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Chirping Soil and Autonomous Tractors: Connecting Agriculture in Nebraska - Episode 452 of the Community Broadband Bits Podcast
Christopher and Julie talk about the importance of reliable, symmetrical wireless data connections so farmers can deploy devices on farms which communicate across Long Range Wide Area Network (LoRaWAN) protocols to bring soil probes, combines, grain bins, wastewater management sensors, and other devices online to report conditions across far-flung fields. They also discuss how a robust rural network can support GPS for planting, irrigation, and harvest, as well as allow for data aggregation to increase efficiencies and allow mapping and maintenance via real-time drone operations.
Finally, Christopher and Julie dig into how more robust connectivity will help make sure high-quality jobs stay in the region, giving subsequent generations more incentive to stick around and help America's farms prosper.
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Julie Bushell: Our goal is to deliver the connectivity to the sensor where it's needed, rather than just saying, "Hey, we've got a network here and if you can connect to it, great and if you can't, sorry."
Ry Marcatilio-McCracken: Welcome to episode 452 of the Community Broadband Bits Podcast. This is Ry Marcatilio-McCracken here, at the Institute for Local Self-Reliance. This week on the podcast, Christopher speaks with Julie Bushell, president of Paige Wireless and co-chair of the Federal Communication Commission's Precision Ag Adoption and Jobs Working Group. Christopher and Julie talk about the importance of reliable, symmetrical wireless data connections so farmers can deploy devices on farms which communicate across long range wide area network protocols to bring soil probes, combines, grain bins, wastewater management sensors, and other devices online to report conditions back across far-flung fields. They discuss how a robust rural network can support GPS for planting, irrigation and harvest, as well as allow for data aggregation to increase efficiencies and allow mapping and maintenance via real-time drone operations. Finally, Christopher and Julie dig into how more robust connectivity will help make sure high quality jobs stay in the region, giving subsequent generations more incentive to stick around and help America's farms prosper. Now here's Christopher talking with Julie.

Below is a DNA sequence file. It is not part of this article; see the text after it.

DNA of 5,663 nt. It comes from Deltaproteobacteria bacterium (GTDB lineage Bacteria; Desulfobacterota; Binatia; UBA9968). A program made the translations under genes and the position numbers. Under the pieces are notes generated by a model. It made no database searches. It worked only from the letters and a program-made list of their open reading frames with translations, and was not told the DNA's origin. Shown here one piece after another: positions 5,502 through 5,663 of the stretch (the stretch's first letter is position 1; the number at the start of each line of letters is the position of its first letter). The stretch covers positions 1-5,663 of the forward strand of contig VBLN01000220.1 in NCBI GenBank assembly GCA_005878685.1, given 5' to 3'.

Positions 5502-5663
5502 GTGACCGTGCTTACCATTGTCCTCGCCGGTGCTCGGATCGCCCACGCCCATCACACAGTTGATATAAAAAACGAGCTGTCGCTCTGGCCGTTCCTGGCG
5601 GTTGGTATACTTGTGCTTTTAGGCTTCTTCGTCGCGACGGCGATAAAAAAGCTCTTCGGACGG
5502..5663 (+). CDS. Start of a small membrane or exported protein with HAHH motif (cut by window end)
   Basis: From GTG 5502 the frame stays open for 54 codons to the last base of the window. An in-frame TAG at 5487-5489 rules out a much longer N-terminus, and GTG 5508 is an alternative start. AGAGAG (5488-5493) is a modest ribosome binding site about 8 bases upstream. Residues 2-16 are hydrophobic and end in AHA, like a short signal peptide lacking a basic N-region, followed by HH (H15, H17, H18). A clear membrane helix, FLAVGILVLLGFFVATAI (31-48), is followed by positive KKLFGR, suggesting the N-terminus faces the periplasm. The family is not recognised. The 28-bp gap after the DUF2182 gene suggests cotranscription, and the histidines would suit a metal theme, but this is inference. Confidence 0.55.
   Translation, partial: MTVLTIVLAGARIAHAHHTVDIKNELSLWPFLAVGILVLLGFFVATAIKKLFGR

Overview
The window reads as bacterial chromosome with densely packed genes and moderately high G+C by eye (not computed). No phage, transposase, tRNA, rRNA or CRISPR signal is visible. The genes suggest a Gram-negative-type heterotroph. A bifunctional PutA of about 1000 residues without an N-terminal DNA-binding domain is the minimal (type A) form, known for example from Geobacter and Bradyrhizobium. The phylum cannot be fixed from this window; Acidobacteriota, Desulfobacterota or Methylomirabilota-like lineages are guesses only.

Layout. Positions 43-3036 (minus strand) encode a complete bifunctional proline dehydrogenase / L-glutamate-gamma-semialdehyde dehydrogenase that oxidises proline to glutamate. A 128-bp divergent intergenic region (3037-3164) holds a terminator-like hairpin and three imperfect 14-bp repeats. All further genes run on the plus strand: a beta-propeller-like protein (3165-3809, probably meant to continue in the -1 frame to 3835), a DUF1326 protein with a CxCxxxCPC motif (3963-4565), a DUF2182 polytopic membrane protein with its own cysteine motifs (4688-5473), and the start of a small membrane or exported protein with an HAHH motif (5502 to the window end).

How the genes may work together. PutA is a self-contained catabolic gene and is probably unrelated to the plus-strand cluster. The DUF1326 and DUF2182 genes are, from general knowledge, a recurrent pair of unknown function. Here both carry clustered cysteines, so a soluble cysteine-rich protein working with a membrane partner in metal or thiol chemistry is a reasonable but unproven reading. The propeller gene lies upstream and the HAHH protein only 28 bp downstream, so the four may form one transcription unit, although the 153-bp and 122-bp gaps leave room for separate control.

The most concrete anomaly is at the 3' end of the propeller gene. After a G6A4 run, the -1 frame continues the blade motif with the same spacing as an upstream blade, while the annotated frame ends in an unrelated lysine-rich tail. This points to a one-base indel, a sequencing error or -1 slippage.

Christopher Mitchell: Welcome to another episode of the Community Broadband Bits Podcast. I'm Christopher Mitchell at the Institute for Local Self-Reliance in St. Paul, Minnesota. Today, I'm speaking with Julie Bushell, the president of Paige Wireless. Welcome to the show.
Julie Bushell: Thanks for having me. I appreciate it.
Christopher Mitchell: Thank you. You, I think, serve many state regions, but your heart seems to be in Nebraska. So just tell us a little bit about how you came to Nebraska and what Paige Wireless is.
Julie Bushell: Sure, absolutely. So I've been in the irrigation precision ag space for my entire career. And since Nebraska is such a heavily irrigated state, I've spent a lot of time here. And just two years ago, Paige Wireless was launched as a wholly owned subsidiary of Paige Electric and we started deploying a statewide LoRaWAN network, which stands for long range wide area network. And it's actually the first statewide network in North America. It's right here in Nebraska, so we're pretty proud of that.
Christopher Mitchell: Probably would've been easier to start in Rhode Island.
Julie Bushell: Hey, it's a very good point. Maybe our board would have been a lot happier with that too, Christopher. But two years later, the network is nearly completely finished with redundant connectivity, and the goal was 100% to lift innovation and agriculture in rural communities.
Christopher Mitchell: So I want to come back to the technology in a second, but first, there's a couple of other things. I wanted to touch on one, is that you are co-chair of the FCC, the Federal Communication Commission, Precision Ag Task Force. What do you do there?